A 2017 survey by the Polish Center for Research on Prejudice showed that more than 55 percent of Poles were “annoyed” by talk of Polish participation in crimes against Jews.
Telling, though, were some expressions of that dismay and annoyance.
Like those on a program that aired last week on a mainstream Polish television channel, TVP2.
The program was hosted by Marcin Jerzy Wolski, and his guest was Polish commentator and author Rafal Aleksander Ziemkiewicz. Shortly before the program, Mr. Ziemkiewicz posted a thought on social media:
“For many years I have convinced my people that we must support Israel. Today, because of a few scabby or greedy people, I feel like an idiot.” “Scab” is a Polish slur for “Jew.”
The posting was later deleted, but first thoughts are often the most revealing ones.
Then, on the program itself, Mr. Ziemkiewicz offered further wisdom.
“If we look at the percentage of involvement of countries that took part,” he suggested, “Jews also were part of their own destruction.”
Mr. Wolski emphatically agreed. “Using this terminology, linguistically,” he offered, “we could say these were not German or Polish camps, but were Jewish camps. After all, who dealt with the crematoria?”
Got that? Since Jews were forced on penalty of death to burn their relatives’ remains, their prisons were “Jewish death camps.”
It has to make one think. What in the world could so pervert a human mind to equate collaborators with victims? To compare those abetting evil with those who suffered its horrible designs?
Only one answer readily comes to mind.
© 2018 Hamodia
February 2, 2018
Statement of Agudath Israel of America on Polish Holocaust Law
The thousands of Polish citizens who courageously hid and aided Jews during the Holocaust are legend, and deserving of the deepest admiration.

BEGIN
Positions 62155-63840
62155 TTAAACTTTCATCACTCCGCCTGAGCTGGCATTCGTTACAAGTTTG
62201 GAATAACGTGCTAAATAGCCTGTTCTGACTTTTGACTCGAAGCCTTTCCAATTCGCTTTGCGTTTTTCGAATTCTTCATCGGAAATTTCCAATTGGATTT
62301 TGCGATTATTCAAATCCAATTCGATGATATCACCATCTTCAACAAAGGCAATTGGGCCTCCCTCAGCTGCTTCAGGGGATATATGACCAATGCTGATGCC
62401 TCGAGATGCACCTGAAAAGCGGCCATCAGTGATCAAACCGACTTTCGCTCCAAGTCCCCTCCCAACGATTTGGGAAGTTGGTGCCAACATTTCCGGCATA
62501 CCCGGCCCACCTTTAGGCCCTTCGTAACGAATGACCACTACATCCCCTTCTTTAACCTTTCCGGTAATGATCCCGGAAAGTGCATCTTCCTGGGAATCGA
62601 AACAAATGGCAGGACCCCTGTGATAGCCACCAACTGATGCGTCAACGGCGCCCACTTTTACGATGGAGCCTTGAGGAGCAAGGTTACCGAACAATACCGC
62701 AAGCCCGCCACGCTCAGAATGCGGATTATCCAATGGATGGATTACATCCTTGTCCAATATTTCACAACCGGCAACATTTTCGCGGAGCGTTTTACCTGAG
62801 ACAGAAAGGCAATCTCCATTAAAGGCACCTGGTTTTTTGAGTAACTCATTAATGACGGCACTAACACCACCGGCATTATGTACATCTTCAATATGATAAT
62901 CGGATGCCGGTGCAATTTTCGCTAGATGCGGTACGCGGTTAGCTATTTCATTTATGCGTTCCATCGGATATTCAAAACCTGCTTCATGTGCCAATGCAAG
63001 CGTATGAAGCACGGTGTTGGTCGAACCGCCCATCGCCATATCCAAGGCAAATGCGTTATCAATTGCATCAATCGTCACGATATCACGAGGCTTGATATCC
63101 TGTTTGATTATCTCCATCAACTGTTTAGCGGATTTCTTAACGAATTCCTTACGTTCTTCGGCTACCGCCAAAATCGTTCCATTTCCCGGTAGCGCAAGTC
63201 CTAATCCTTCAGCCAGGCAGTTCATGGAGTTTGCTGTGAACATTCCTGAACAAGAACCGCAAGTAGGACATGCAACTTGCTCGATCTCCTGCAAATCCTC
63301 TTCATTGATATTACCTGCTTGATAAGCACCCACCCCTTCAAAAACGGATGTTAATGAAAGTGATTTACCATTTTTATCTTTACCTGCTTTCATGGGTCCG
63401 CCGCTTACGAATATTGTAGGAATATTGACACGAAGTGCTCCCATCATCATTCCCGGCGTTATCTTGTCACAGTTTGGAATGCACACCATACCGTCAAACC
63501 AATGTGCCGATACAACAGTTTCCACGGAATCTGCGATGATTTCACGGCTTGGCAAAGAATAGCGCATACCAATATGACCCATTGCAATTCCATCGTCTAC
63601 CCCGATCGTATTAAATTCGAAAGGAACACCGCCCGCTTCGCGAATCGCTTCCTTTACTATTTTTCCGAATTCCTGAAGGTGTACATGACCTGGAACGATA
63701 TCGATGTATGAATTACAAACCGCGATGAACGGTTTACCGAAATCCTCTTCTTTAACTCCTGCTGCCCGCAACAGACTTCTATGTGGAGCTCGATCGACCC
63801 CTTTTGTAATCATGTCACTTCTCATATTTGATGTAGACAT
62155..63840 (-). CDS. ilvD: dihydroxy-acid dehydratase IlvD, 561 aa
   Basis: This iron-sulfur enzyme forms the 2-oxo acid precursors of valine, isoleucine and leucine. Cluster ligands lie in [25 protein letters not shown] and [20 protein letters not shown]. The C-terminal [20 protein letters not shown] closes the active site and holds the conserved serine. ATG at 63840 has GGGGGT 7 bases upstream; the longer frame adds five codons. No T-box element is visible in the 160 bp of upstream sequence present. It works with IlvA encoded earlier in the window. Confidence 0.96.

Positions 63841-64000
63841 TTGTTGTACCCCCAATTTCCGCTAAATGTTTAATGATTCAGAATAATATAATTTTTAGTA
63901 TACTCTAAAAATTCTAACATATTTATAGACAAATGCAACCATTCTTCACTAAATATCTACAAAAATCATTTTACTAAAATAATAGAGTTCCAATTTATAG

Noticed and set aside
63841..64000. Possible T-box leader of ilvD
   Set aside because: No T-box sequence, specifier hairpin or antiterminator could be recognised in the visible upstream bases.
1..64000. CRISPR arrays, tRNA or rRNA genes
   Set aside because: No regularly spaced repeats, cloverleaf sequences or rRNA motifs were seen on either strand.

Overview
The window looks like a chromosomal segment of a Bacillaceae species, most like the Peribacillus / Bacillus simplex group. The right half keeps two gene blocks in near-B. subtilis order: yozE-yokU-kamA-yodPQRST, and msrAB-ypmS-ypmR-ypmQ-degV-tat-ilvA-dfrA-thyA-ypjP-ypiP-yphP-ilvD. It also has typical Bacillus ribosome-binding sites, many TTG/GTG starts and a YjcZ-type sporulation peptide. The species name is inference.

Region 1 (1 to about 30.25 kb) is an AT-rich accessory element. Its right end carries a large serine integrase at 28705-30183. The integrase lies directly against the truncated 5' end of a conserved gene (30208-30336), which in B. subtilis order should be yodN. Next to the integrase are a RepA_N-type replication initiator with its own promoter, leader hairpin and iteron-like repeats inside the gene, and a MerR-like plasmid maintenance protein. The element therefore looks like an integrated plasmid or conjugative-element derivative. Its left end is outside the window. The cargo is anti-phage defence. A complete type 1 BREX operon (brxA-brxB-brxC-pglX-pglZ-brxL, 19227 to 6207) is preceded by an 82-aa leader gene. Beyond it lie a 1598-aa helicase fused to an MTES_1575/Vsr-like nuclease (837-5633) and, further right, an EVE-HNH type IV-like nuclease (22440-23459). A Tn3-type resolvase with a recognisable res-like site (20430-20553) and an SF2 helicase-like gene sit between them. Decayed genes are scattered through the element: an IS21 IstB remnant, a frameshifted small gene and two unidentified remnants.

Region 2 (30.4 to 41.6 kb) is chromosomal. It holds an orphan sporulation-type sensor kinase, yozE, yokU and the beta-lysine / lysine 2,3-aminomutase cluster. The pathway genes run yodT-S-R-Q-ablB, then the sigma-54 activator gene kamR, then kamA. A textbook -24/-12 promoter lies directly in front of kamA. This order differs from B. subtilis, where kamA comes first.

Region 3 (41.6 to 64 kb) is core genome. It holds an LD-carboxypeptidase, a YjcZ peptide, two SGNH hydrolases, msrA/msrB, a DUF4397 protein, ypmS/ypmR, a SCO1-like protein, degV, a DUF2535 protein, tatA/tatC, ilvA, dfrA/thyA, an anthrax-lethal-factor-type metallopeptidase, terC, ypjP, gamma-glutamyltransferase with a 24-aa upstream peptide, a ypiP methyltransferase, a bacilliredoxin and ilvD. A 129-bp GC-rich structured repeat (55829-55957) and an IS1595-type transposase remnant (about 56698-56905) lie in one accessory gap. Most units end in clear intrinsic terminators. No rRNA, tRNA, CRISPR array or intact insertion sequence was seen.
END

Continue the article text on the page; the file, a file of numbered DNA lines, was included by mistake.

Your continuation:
But, according to eyewitnesses and historians, many thousands of Jews who fled liquidated ghettos in 1942 – 1943 were handed over by other Polish citizens to the Germans or those beholden to them.
To attempt to legislate a ban on speaking that truth is a betrayal, too, of those victims of the Nazis, and of history itself.
# # #
On your next vacation in Pyongyang, be sure to visit the Victorious Fatherland Liberation War Museum, formerly known as the USS Pueblo.
The Pueblo is the only American vessel being held by a foreign country. It has been in North Korea for, as of last week, fifty years.
The ship’s story is well recalled by many of us of a certain age – I became bar mitzvah the previous year – but is unknown to many post boomers. It is, however, a saga with significant implications for contemporary geopolitics.
The two separate and very different Koreas emerged from World War II, when the north of the peninsula was occupied by the Soviet Union, and its south by the U.S. North Korea made repeated incursions into South Korea. The North took on a radical Marxist identity; the South, a Western capitalist one.
On January 17, 1968, the North launched what is known as the Blue House Raid, in which a 31-man detachment from the Korean People’s Army snuck across the demilitarized zone between the two countries on a mission to infiltrate the South Korean President’s official residence, the “Blue House,” and to, in the words of the insurgents’ general, “Cut off Park Chung-hee’s head!”
The North Koreans were spotted and a firefight ensued. Most of the North Koreans were killed or captured, but 27 South Koreans and three American soldiers perished and 69, including three Americans, were wounded.
At that same time, the Pueblo, which had been converted to a spy ship, was in international waters off the coast of North Korea. In a communications lapse that today would be unthinkable, the ship’s captain, Lloyd M. Bucher, and his 83-man crew knew nothing of North Korea’s most recent attack on the South.
Less than a week after the Blue House attack, the Pueblo was accosted by North Korean navy vessels and air support. The American vessel was fired upon and one crewman was killed. The vessel was not equipped to respond militarily to such an attack and, on January 23, North Korean forces boarded the Pueblo.